As a result, the Federal Circuit issued six separate, non-precedential opinions—including a full concurrence, a full dissent and Chief Judge Rader’s “additional reflections.” While each of these opinions (and reflections) is revealing about the views of individual Judges on the Federal Circuit, none is binding legal authority. As one separate opinion explained, “though much is published today discussing the proper approach to the patent eligibility inquiry, nothing said today beyond [the] judgment has the weight of precedent.” And another member of the court candidly acknowledged that the Federal Circuit is “irreconcilably fractured.”

Before the next chapter in patent eligibility is written by the Supreme Court or the Federal Circuit sitting en banc in another case, practitioners should be aware of the separate opinions issued in CLS Bank, look to current Supreme Court precedent and Federal Circuit precedent in other cases, and preserve arguments that might appeal to any panel of Federal Circuit judges.

Separate Opinions

Judge Lourie authored the primary concurring opinion, which Judges Dyk, Prost, Reyna and Wallach joined. The opinion highlighted three “common themes” that these judges gleaned from Supreme Court precedent. First, “claims should not be coextensive with a natural law, natural phenomenon, or abstract idea” and instead “must include one or more substantive limitations that … add ‘significantly more’ to the basic principle.” Op. at 16. Second, “overly formalistic approaches to subject-matter eligibility that invite manipulation by patent applicants” (e.g., highly stylized language, hollow field-of-use limitations and token post-solution activity) should be avoided. See id. Lastly, and similar to the preceding theme, “rigid line drawing” as opposed to a “flexible, claim-by-claim approach” should be avoided. See id. at 16-17.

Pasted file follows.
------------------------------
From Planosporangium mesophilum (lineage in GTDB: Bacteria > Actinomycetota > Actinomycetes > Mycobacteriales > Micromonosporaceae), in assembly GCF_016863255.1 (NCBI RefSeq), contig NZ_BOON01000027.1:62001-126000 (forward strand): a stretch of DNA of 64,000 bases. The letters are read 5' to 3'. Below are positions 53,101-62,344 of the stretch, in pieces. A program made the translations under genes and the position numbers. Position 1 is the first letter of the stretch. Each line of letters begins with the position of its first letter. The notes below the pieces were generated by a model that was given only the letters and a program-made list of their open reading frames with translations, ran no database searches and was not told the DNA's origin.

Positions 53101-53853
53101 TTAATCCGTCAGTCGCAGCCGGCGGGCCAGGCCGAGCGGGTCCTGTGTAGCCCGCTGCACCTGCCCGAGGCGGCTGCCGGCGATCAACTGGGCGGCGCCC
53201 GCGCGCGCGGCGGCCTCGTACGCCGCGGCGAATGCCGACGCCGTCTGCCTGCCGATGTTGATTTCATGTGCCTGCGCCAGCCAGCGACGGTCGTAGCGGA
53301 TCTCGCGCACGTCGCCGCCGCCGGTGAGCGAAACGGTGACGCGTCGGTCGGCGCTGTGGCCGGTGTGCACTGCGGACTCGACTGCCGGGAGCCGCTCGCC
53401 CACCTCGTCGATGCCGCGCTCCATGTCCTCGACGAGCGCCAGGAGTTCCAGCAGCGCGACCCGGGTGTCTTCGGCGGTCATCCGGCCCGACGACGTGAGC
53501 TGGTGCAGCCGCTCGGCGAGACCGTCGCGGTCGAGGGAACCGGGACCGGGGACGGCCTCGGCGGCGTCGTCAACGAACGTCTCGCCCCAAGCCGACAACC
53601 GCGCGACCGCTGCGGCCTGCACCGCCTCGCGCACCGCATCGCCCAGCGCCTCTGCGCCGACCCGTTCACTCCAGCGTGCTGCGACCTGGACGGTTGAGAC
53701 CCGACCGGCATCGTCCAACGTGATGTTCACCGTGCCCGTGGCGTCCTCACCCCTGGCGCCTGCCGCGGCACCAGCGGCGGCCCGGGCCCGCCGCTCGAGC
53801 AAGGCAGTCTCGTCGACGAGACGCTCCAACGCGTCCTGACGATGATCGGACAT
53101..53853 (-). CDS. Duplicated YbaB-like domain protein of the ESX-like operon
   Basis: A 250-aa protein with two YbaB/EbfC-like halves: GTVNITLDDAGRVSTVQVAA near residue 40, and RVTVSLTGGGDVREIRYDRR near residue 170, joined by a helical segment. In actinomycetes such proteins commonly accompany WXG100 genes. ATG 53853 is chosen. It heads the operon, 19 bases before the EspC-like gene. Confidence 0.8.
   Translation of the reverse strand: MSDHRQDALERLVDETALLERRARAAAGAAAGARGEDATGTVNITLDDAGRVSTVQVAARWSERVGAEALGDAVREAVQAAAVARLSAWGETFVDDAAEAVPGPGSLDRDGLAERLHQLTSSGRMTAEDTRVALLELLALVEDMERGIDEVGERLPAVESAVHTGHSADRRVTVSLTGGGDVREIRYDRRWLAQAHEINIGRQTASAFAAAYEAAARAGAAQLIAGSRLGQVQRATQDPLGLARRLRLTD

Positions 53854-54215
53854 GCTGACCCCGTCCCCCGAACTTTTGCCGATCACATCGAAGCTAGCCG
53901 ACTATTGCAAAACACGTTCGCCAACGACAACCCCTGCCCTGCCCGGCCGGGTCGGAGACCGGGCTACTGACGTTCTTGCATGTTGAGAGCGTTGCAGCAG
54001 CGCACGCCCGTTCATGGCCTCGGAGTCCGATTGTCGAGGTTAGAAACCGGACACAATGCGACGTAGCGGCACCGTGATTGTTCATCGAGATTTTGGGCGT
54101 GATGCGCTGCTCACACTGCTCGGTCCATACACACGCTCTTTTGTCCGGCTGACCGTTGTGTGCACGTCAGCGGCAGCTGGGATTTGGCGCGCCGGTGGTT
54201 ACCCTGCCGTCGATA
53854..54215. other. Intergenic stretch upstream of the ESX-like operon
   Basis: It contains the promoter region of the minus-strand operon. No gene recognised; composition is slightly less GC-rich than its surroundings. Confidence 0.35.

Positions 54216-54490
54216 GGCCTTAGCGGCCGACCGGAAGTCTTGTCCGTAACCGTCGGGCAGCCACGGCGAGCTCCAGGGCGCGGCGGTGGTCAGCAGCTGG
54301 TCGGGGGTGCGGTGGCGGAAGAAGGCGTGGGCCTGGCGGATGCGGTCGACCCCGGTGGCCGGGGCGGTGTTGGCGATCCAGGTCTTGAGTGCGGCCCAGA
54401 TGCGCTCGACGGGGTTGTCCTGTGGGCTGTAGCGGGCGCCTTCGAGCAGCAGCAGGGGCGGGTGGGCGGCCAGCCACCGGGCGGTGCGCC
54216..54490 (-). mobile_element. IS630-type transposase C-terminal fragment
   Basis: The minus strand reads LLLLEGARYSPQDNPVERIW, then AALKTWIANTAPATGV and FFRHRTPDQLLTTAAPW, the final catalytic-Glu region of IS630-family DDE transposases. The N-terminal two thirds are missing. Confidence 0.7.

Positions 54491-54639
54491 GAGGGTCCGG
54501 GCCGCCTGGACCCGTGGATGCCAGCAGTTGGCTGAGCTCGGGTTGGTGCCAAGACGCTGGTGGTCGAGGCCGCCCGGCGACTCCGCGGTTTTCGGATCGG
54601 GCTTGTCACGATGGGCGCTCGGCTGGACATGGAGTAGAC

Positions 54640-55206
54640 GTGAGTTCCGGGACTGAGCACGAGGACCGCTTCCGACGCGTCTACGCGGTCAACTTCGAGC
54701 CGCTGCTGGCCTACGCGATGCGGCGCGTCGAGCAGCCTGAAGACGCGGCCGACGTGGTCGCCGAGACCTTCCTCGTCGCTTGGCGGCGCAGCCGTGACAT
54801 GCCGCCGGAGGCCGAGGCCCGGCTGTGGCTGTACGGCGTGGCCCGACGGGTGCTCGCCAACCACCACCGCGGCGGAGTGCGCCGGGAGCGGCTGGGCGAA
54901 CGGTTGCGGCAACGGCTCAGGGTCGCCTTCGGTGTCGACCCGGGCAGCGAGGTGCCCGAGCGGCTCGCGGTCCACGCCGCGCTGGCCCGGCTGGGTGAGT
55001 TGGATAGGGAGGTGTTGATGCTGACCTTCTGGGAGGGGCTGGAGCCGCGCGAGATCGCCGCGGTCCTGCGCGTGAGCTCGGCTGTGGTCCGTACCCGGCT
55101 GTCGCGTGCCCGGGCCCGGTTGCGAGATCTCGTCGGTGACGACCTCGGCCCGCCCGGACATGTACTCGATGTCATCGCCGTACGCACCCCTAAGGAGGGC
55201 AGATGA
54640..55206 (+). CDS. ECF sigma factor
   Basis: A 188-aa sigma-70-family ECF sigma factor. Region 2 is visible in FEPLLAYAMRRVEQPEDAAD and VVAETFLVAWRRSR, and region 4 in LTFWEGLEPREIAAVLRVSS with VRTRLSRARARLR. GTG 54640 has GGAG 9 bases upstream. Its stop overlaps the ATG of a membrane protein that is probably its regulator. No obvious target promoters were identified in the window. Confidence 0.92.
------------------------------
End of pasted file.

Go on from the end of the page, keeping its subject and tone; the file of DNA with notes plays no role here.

Accordingly, the primary concurrence proposed the following approach to determine “whether a computer-implemented claim recites patent-eligible subject matter under § 101 or falls into the common law exception for abstract ideas”:

  1. Does the claimed invention fit within one of the four statutory classes set out in 35 U.S.C. § 101—i.e., process, machine, manufacture, and composition of matter?
  2. Does the claim pose any risk of preempting an abstract idea?
  3. Does the claim contain additional substantive limitations that narrow, confine, or otherwise tie down the claim so that, in practical terms, it does not cover the full abstract idea itself?

See id. at 18-19.

The primary concurrence then offered specific guidance on what does and what does not constitute a substantive limitation. According to these judges, “[l]imitations that represent a human contribution but are merely tangential, routine, well-understood, or conventional, or in practice fail to narrow the claim relative to the fundamental principle therein, cannot confer patent eligibility.” Id. at 20. In addition, “simply appending generic computer functionality to lend speed or efficiency to the performance of an otherwise abstract concept does not meaningfully limit claim scope for purposes of patent eligibility.” Id. at 27.